What are the main variables influencing cork thickness?
Grasping how variables affect cork thickness can guide forest managers towards sustainable practices. The cork oak permanent plots network from the Forest Research Centre (ISA/CEF) across varying edaphoclimatic conditions allows assessing annual cork growth in consecutive cork extraction operations, adding to the knowledge needed for efficient decision-making, management and development of decision support tools. Two long-term experimental trials, installed in stands with high and low productivity, complement this dataset; three levels of debarking intensity at the first cork extraction are compared.
- Evaluate the influence of tree size, stand characteristics, debarking coefficients and climatic variables on cork thickness and its evolution between consecutive cork extraction operations, i.e. between successive cork growth periods (cgp). Cork growth is assessed using the cgi, defined as the radial width of the first eight complete years of cork growth after stripping.
- Assess the impact of the increase in debarking intensity on cork growth. Debarking intensity is quantified by the cork debarking coefficient – the ratio of the vertical debarking height to the perimeter at breast height, measured over cork.
There is a linear relation between cgi values for consecutive extractions, showing differences in cork growth among individual trees over time. The cgi was positively related to precipitation levels in the cgp.
Cgi values increased with the diameter at breast height under cork, and total tree height. Stand density, for values between 87 and 334 trees per ha, did not limit cgi values.
Increasing debarking coefficients had a significant, small negative effect on secondary cork thickness in the average-low productivity class stand (Leptosoils, inland), while there was no effect in the high productivity class site (Podzols, seaside). In adult trees across the permanent plots, cgi was negatively affected by the number of debarked main branches.
With climate change, cork growth may be affected by the rising irregularity of annual precipitation and its average yearly value reduction. Cork harvesting should factor in information on the climate (mainly precipitation) of the nine previous years.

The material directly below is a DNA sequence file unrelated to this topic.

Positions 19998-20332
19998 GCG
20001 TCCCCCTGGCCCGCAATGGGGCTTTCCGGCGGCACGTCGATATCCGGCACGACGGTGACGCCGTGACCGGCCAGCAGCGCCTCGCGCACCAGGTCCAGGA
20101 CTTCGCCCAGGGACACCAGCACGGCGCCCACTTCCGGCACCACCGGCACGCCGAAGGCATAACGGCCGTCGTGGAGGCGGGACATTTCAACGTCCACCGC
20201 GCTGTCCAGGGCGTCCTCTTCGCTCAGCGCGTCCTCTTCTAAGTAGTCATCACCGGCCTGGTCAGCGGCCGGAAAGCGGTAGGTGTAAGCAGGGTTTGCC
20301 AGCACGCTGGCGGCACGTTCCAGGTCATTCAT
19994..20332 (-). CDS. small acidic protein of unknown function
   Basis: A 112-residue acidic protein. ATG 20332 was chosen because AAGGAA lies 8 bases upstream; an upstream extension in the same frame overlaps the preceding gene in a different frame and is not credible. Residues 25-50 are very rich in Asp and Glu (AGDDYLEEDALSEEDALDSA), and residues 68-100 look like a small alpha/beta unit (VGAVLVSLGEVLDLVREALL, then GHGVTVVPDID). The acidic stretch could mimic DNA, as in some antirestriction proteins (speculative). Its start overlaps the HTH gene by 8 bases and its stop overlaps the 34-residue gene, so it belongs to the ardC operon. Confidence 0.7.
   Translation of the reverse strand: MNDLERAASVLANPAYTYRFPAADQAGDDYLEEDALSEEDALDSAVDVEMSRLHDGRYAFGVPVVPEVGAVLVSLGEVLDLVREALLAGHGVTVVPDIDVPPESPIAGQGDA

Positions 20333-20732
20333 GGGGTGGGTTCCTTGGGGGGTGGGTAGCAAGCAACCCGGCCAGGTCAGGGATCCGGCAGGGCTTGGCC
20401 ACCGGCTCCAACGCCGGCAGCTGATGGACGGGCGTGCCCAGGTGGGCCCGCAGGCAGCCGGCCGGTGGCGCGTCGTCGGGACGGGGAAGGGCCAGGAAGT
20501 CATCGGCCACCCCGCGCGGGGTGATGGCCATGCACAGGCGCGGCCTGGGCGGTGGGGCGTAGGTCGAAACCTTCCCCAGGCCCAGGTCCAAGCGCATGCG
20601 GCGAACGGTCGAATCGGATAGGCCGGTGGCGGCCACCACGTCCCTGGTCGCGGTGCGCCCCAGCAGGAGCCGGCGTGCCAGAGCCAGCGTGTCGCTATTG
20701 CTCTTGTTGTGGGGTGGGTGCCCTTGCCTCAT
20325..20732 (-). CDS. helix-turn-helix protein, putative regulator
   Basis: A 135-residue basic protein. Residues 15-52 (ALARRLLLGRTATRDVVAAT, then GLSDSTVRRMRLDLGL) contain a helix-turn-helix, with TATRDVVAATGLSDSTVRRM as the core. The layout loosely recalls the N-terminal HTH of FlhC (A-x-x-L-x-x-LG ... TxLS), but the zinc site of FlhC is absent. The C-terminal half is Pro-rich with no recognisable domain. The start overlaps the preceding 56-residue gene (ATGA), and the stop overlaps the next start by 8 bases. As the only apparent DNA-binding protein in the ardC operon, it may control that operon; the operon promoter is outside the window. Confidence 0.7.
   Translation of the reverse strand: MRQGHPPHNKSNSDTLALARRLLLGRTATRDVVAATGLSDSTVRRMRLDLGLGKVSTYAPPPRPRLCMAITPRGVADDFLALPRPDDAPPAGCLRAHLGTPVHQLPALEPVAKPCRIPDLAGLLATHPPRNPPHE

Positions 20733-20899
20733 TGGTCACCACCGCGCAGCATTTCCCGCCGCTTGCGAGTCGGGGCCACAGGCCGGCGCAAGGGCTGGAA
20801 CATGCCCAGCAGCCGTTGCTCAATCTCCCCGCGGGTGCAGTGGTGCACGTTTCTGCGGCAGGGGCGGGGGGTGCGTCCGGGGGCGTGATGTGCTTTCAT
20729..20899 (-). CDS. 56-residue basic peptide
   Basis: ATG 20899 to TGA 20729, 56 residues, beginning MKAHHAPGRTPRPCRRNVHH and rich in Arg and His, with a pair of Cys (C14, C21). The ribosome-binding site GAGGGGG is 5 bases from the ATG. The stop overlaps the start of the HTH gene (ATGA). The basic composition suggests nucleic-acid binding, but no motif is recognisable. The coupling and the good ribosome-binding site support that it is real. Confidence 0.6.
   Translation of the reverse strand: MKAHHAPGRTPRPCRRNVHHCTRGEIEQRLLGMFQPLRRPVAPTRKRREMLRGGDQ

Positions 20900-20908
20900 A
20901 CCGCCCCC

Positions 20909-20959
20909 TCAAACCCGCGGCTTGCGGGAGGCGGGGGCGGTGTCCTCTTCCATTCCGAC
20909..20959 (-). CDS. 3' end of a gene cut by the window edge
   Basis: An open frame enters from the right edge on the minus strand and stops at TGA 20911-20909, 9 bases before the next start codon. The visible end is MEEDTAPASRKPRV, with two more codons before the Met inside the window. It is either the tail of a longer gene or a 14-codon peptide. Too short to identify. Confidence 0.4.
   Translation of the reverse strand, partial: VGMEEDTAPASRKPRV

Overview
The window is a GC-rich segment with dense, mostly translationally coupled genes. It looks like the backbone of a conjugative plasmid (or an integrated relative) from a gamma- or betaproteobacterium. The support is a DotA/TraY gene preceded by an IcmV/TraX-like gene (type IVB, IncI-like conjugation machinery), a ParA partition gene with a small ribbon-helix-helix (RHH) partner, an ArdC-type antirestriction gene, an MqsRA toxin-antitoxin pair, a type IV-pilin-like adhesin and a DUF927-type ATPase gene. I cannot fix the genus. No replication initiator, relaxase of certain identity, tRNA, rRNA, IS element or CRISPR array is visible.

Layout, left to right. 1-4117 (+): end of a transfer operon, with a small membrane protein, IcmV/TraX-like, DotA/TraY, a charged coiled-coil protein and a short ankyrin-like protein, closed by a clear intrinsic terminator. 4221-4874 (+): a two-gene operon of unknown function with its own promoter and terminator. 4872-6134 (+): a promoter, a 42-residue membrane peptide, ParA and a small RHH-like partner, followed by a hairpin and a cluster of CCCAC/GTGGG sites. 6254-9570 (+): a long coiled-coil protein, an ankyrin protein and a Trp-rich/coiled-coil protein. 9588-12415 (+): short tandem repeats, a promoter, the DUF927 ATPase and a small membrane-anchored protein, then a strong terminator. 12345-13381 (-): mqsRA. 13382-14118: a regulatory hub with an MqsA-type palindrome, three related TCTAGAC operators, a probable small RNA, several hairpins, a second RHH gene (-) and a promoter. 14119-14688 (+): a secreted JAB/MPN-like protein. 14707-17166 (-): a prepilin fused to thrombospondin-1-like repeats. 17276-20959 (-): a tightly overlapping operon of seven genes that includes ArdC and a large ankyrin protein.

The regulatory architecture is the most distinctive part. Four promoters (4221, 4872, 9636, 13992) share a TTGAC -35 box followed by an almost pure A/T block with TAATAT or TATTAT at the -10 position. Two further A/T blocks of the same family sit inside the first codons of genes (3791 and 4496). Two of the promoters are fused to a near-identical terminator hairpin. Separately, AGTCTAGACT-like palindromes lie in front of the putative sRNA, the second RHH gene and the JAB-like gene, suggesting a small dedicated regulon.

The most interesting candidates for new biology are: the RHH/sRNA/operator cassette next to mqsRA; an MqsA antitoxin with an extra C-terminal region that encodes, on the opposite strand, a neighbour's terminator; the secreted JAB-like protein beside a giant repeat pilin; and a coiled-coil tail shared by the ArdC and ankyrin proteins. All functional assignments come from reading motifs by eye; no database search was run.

Debarking intensity should be defined during the debarking operation, considering cork thickness, sanitary assessment of the tree and site conditions. Conservative values below the legal limit are recommended for low productivity sites. The maximum legal values may be applied for others. Thus, forest managers must select trained operators provided with suitable previous formation and guidelines, followed by a close follow-up of the debarking operation on field.
Impacts and weaknesses
The economic value of cork oak stands depends on the quantity, quality and thickness of the extracted cork. Thus, knowledge of which variables influence these outcomes and to what extent they can be applied to cork oak stands is essential for sustainable management and development of decision support tools.
The inexistence of an observed relationship between the tree stand density and cgi should be considered carefully, since the number of trees per ha on the studied plots was lower than the number commonly observed in young cork oak plantations.
Long-term research, based on permanent plot measurements and research trials, is required to support the most adequate and sustainable management activities, particularly to clarify the tree response to increasing debarking intensities, along with consecutive cork debarking operations.
The effect of stand density and its influence on tree competition should be further investigated to improve knowledge on forest operations that can contribute to economic gains for cork oak stands.
The impact of these variables in cork quality is also a field to explore.